The title is clearly to be sung to the tune of “Conjunction Junction.”
And I’m here to tell you that constriction is no fiction. In fact, it is the fourth wall of the singing house: managed constriction.
CVI calls it controlled constriction.
This is what we’re talking about:
Wrapping around our pharynx are three constrictor muscles that help us to swallow. Thanks constrictors. (Image from CVI)
They protect the vocal folds in times of strain (lifting something heavy) or in intense expressions of emotion or fear.
Constrictors also help us to shape the pharynx/vocal tract into myriad shapes that create all kinds of sound colors.
They can also completely screw our singing when we don’t know how to manage them.
I believe the feeling of the relaxed constrictor muscles is the “open throat” sensation that many bel canto teachers describe.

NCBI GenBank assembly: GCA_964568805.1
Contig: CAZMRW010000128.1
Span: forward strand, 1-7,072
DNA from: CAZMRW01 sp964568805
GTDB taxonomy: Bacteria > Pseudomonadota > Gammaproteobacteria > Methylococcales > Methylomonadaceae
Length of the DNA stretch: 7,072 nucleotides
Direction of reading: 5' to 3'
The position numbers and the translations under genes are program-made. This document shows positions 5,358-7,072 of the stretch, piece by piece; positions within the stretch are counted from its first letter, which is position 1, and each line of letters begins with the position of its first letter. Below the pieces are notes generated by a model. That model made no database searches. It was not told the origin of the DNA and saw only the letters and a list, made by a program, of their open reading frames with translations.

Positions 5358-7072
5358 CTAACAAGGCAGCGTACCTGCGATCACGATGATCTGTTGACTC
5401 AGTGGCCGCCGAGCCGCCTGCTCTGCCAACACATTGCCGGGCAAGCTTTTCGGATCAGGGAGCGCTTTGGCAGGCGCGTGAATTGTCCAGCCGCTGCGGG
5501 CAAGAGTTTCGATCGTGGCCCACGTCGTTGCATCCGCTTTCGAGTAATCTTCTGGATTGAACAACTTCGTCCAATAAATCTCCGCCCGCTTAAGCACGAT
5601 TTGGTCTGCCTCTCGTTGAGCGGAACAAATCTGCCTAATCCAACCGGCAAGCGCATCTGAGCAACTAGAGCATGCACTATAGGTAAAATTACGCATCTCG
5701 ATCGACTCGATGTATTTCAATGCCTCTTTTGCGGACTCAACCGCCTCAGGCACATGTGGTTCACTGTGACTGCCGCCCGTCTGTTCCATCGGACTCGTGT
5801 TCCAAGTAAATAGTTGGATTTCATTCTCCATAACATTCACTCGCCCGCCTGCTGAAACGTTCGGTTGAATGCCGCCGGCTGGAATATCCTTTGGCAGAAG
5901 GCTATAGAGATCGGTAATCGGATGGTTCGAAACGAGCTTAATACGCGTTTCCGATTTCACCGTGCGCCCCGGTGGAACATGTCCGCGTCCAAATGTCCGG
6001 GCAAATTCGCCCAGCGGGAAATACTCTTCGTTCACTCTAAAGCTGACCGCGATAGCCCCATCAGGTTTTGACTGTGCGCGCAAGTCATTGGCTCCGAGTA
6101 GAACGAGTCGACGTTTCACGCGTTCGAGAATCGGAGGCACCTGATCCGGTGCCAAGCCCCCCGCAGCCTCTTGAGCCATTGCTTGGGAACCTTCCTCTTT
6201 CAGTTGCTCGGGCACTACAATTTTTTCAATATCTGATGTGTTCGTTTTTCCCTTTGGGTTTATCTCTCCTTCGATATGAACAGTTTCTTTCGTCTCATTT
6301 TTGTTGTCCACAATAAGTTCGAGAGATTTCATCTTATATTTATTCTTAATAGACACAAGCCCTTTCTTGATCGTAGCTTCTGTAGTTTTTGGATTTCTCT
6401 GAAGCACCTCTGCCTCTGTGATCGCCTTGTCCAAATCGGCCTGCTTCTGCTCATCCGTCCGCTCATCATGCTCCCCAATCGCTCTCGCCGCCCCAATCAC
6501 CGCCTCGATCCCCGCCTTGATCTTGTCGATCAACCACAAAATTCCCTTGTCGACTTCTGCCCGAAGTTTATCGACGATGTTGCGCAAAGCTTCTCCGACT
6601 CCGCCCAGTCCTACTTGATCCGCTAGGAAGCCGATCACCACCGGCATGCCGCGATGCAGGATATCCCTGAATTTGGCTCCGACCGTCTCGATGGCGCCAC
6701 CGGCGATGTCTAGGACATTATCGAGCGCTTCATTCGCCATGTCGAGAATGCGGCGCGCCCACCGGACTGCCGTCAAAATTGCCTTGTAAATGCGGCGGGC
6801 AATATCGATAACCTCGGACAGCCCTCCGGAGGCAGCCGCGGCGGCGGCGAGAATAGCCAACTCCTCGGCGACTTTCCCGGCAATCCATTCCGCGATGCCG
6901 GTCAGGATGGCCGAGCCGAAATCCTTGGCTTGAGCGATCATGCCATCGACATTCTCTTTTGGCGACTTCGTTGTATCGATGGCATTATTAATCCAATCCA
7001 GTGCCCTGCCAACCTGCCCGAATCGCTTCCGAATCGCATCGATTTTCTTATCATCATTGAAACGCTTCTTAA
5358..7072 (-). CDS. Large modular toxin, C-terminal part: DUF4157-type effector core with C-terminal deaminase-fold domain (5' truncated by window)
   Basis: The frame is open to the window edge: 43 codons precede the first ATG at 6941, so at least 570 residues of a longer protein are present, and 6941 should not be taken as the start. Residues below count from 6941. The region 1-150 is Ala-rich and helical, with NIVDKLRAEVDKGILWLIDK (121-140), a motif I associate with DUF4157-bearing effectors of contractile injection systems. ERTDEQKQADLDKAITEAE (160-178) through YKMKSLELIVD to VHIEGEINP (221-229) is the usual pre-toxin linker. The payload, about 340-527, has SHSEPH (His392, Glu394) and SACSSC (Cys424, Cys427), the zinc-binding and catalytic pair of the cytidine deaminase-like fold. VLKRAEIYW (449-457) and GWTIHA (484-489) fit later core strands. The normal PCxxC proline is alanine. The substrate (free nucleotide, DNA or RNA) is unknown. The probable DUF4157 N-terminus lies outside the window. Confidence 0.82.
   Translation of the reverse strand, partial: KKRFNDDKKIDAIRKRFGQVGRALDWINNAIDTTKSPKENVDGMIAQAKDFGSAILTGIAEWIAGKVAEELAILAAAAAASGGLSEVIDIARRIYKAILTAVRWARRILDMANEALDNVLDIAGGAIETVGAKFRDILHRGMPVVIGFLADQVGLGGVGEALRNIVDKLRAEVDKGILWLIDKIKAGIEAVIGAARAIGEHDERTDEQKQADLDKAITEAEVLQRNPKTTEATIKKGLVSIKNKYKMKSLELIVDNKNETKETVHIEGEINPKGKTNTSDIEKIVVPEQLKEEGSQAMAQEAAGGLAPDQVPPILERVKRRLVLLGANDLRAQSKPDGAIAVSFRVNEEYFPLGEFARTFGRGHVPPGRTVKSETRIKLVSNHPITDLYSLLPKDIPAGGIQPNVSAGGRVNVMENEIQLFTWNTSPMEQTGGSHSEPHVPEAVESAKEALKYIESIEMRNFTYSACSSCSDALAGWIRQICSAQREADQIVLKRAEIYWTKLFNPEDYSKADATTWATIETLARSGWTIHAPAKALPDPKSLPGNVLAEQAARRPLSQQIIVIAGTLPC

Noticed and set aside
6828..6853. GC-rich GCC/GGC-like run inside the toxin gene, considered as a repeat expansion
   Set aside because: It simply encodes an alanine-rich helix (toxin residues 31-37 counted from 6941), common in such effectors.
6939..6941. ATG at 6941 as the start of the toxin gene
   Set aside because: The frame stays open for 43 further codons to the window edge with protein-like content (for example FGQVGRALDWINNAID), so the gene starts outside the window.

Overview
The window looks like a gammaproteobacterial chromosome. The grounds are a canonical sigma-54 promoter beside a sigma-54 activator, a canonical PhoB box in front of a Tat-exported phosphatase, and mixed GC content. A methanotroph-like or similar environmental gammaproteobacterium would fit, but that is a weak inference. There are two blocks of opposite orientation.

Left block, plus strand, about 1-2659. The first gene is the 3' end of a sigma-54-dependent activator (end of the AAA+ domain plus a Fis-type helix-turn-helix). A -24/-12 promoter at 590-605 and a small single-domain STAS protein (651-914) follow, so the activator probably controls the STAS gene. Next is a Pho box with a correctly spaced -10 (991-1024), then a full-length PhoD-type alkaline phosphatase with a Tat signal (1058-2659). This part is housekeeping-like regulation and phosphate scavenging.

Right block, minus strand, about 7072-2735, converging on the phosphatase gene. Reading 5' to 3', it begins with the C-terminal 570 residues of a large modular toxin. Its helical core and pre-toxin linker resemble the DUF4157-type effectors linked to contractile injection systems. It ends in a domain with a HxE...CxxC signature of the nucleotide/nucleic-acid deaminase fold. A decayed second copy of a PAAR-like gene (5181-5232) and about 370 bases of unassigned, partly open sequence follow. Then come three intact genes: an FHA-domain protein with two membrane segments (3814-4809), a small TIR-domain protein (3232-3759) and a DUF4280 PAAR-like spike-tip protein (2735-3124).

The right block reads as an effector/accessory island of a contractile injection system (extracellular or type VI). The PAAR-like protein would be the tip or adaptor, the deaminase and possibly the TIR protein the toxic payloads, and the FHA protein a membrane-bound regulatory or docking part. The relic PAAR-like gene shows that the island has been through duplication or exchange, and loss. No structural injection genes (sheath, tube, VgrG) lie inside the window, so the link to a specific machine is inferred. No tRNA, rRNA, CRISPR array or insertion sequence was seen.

This image/sensation is a wonderful help to many singers, but it can also lead to other problems like lack of twang or added rigidity when singers try to muscularly open the throat.
You can’t really open it, you can only relax it/keep it from constricting.
When constriction is unmanaged, the vocal folds attempt to stretch longer in order to vibrate a higher frequency, but the attempted stretch is squeezed by the swallow-muscles.
And here is what’s super tricky about this. Like I said above, constrictors naturally engage when we express intense emotion; think crying or yelling from fright.
When we sing, we are moving a lot of emotional energy through the throat. It is counterintuitive to let the muscles there relax.
Imagine being brought to the point of ugly-cry but completely relaxing the pharynx muscles. Feels weird.
Singing freely feels this way, and when you habituate the feeling it becomes familiar.
It’s strange to have the dynamic support athletically moving all of this breath and vibration through a relaxed throat.
It’s kind of like your throat is pretending it had botox and is saying, “I’m so angry, but my forehead isn’t even participating. ”